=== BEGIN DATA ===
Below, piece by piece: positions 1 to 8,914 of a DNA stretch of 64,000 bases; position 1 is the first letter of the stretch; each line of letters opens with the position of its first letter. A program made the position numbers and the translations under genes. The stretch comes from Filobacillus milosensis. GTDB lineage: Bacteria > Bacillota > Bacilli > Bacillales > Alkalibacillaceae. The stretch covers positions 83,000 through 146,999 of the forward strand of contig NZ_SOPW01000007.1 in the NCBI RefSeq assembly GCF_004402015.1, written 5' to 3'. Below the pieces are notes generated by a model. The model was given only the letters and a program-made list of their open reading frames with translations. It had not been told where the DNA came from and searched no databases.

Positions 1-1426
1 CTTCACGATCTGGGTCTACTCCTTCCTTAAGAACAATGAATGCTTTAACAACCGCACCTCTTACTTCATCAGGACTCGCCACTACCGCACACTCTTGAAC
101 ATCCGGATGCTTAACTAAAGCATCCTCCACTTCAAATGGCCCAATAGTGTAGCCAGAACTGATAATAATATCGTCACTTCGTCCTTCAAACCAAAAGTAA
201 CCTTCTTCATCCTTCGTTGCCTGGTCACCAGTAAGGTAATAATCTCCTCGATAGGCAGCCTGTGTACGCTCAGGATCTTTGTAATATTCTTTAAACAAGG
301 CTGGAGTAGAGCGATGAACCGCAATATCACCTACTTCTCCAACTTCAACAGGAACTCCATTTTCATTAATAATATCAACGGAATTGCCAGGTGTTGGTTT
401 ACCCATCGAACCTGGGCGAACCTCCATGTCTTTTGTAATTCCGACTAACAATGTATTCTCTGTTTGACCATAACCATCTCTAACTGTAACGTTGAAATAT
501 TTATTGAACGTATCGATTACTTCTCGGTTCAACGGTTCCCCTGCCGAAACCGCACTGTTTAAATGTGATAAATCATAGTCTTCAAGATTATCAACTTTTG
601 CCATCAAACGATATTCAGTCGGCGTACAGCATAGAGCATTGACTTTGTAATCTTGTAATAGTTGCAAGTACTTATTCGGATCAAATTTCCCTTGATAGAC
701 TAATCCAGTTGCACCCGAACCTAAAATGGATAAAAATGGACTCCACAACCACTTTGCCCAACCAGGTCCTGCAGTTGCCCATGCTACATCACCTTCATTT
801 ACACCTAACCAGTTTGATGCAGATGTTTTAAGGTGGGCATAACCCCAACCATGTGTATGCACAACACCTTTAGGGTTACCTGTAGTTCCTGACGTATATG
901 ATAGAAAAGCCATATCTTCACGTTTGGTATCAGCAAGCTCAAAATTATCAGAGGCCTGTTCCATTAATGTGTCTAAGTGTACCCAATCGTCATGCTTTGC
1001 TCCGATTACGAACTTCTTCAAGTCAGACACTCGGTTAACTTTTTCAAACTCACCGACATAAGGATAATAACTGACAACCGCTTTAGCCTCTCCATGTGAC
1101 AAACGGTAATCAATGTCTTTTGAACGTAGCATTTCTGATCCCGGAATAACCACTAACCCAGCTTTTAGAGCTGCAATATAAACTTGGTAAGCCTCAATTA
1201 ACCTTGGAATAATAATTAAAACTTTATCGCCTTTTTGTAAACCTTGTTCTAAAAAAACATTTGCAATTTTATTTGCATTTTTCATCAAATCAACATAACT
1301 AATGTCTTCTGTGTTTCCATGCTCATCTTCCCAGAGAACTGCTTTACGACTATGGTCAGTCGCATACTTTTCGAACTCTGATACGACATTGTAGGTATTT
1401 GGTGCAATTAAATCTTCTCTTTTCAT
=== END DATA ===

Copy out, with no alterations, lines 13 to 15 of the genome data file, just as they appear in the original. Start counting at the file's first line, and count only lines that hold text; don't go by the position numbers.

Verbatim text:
1001 TCCGATTACGAACTTCTTCAAGTCAGACACTCGGTTAACTTTTTCAAACTCACCGACATAAGGATAATAACTGACAACCGCTTTAGCCTCTCCATGTGAC
1101 AAACGGTAATCAATGTCTTTTGAACGTAGCATTTCTGATCCCGGAATAACCACTAACCCAGCTTTTAGAGCTGCAATATAAACTTGGTAAGCCTCAATTA
1201 ACCTTGGAATAATAATTAAAACTTTATCGCCTTTTTGTAAACCTTGTTCTAAAAAAACATTTGCAATTTTATTTGCATTTTTCATCAAATCAACATAACT